Young and Sexy are like Radar Brothers, Devendra Banhart, The Shins, and a couple two three other acts around the world at the moment who've mastered the art of making music that's true. I haven't arrived at this point concisely or coherently - I'd have to spend another two hours making it appear as though I had, but unfortunately I just don't have two hours. We have to dress the house tonight for Halloween. We want to get chainsaws, and children with shovels in their backs. We want severed limbs! So, it's going to take a little time.

Young & Sexy will be in Toronto in early December and if you live here and miss them it's too bad. If you do make it out, say hello. I'll be the one dressed as their ass-headed mascot in row three, and I'll look fucking awesome.

Posted by at 01:47 PM | Comments (3) | TrackBack

Fitty Cents

In other news, I read in the paper that Fitty Cents (I wish I could take credit for calling Fitty Cent Fitty Cents, but alas, this was t.v.'s sister's inadvertent joke) bought Mike Tyson's house. I bet he'll do well enough with his money that he'll hold onto it. I bet Fitty has staying power. The way he sings about that stuff: You say you're a gangster, but you never shot one, you say you're a gangster but you never got one or whatever-- I apologize, Fitty, if I'm misquoting you. I have great respect for what you do. No one has ever parlayed getting shot in the face into such high quality orgies! I feel bad that Mike Tyson lost his mansion because I think a guy who has been hit as hard as he also deserves a nice big place to grow old and screw bitches in, but fuck, Mike - it's what happens.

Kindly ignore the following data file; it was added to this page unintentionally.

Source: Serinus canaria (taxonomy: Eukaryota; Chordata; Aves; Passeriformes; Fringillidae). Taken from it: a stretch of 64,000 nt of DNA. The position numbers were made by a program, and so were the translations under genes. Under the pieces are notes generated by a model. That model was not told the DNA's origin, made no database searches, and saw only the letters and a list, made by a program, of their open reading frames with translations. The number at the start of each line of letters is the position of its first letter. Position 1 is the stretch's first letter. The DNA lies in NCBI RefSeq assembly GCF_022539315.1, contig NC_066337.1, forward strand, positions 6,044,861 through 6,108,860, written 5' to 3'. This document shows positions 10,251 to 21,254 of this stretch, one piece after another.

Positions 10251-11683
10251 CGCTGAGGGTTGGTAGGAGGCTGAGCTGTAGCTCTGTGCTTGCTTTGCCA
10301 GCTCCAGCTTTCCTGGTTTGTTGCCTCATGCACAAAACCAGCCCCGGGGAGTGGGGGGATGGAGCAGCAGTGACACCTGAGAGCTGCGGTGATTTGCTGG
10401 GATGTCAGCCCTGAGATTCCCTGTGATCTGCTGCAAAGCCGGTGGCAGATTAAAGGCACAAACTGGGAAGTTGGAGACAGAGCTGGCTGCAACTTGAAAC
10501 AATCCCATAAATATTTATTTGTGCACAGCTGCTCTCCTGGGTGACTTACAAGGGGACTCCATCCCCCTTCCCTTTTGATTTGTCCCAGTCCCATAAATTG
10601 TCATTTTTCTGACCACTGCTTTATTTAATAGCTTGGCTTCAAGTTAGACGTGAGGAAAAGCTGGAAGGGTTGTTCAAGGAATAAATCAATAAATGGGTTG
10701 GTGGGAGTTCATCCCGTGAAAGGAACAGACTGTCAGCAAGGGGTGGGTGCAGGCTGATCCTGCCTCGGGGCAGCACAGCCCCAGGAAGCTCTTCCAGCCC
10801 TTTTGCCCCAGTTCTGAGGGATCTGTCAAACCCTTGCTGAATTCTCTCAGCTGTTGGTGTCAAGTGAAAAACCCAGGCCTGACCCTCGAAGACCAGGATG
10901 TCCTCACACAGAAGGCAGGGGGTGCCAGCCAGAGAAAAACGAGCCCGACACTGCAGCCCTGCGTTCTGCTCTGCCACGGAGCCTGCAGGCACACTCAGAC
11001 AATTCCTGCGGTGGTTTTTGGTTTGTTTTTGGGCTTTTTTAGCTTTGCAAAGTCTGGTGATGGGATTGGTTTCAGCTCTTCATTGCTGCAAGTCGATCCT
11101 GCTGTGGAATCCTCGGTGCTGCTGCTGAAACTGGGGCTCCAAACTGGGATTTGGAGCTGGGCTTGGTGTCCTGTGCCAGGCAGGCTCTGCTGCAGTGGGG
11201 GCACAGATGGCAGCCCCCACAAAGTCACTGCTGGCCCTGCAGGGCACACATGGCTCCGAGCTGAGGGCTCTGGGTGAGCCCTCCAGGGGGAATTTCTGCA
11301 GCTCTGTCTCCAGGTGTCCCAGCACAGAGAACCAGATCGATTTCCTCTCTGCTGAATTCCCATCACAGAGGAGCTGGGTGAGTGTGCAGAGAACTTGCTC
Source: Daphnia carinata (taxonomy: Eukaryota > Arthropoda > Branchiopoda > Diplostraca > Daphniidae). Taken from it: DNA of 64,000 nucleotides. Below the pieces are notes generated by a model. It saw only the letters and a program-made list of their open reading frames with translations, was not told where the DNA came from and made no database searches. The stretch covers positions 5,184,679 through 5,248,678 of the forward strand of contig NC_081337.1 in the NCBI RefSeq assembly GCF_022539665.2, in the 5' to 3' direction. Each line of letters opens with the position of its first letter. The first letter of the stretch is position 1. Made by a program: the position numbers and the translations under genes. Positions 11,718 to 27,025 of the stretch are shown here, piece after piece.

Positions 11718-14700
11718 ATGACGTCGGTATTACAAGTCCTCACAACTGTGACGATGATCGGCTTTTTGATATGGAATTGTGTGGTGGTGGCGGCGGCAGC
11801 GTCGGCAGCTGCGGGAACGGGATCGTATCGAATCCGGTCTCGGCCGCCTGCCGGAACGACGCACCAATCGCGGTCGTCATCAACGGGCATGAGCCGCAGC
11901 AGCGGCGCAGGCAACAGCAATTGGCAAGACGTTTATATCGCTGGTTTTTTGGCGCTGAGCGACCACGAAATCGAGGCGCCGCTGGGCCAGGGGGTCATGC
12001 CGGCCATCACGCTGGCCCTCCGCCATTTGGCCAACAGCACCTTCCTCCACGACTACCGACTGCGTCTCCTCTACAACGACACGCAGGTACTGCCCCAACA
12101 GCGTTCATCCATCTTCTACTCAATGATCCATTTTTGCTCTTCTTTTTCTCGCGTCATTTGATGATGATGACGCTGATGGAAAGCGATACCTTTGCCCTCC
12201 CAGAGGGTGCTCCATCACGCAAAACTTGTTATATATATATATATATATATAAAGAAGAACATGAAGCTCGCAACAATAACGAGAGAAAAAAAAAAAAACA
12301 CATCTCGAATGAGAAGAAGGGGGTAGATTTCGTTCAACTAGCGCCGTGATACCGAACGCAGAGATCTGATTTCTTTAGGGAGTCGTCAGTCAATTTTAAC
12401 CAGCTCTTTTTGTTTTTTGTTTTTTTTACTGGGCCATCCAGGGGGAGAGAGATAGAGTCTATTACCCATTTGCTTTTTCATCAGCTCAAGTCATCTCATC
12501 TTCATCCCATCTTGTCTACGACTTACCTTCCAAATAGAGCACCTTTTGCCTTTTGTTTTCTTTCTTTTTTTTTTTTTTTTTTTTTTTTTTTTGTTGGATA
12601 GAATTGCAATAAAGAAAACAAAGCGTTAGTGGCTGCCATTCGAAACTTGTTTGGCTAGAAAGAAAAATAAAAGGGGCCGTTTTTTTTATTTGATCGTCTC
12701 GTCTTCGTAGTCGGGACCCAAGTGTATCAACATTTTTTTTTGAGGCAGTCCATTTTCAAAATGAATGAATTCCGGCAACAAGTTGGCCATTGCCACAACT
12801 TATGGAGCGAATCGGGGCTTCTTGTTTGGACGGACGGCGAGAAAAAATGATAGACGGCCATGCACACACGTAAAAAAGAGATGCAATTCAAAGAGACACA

Posted by at 01:47 PM | Comments (0) | TrackBack

Crapping All Over Leah